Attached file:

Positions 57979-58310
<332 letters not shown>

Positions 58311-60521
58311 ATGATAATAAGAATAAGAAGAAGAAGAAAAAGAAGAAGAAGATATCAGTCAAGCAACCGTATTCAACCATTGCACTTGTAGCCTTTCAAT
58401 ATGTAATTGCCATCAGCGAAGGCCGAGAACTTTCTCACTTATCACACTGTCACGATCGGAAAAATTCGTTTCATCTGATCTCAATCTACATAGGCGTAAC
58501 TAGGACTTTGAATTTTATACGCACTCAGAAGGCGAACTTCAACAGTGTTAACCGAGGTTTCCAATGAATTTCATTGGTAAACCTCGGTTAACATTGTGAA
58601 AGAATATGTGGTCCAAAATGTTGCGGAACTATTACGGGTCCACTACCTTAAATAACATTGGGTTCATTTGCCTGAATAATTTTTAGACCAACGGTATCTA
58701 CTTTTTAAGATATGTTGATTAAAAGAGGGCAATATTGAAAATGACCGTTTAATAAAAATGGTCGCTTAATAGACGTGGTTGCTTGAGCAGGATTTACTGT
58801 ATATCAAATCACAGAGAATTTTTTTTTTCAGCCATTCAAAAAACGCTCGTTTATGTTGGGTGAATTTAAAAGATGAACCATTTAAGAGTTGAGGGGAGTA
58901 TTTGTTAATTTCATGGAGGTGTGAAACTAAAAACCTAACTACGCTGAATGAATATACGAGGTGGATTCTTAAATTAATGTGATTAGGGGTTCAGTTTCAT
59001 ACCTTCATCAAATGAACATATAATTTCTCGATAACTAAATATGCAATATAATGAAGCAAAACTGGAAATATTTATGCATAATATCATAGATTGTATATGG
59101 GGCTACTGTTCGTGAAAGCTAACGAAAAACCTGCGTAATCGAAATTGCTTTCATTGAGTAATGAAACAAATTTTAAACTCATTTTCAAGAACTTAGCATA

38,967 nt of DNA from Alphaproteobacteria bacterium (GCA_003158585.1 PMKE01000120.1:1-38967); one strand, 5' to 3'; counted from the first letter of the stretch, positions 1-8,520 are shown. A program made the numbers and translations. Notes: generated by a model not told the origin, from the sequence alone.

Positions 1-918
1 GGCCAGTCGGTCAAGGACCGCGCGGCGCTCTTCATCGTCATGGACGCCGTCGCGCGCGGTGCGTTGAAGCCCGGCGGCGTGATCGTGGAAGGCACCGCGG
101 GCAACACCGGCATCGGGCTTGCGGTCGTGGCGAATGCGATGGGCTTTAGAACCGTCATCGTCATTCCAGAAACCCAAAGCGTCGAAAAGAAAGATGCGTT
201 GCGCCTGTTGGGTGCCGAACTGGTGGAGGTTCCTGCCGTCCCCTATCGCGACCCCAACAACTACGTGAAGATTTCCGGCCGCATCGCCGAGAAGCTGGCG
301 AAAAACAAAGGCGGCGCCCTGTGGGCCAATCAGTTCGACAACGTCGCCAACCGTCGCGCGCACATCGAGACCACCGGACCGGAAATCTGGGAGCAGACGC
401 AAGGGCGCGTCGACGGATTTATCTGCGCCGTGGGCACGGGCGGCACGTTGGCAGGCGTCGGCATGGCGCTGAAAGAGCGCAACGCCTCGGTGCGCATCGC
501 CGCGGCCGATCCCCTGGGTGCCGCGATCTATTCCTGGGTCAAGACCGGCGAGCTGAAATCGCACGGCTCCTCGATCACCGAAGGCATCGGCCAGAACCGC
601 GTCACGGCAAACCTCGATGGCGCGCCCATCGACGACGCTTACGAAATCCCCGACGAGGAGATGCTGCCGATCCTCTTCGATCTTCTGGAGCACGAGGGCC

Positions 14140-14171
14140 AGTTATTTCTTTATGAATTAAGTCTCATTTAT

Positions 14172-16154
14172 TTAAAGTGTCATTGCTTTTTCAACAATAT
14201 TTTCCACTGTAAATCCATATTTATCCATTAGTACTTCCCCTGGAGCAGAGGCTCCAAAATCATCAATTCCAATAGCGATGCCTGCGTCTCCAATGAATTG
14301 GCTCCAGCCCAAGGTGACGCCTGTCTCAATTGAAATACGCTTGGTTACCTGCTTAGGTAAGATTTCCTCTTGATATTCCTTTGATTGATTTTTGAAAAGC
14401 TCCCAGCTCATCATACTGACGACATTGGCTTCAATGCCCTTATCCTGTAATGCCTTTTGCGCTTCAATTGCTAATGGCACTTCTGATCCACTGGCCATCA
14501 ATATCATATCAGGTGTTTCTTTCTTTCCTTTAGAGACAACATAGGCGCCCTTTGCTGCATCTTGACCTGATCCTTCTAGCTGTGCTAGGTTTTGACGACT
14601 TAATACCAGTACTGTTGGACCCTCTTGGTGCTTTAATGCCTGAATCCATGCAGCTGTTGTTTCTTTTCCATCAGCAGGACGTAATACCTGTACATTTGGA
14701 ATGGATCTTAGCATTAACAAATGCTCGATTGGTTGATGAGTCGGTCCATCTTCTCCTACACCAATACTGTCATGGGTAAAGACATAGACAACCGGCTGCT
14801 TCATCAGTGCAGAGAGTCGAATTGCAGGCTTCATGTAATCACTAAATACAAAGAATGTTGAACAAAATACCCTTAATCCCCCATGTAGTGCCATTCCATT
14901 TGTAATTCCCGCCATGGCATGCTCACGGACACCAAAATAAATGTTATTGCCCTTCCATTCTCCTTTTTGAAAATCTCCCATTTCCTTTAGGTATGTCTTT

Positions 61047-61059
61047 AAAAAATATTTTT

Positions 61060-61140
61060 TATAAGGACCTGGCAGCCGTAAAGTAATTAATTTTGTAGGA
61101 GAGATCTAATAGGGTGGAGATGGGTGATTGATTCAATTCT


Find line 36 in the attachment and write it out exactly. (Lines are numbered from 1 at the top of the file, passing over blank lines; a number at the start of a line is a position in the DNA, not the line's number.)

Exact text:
Positions 61060-61140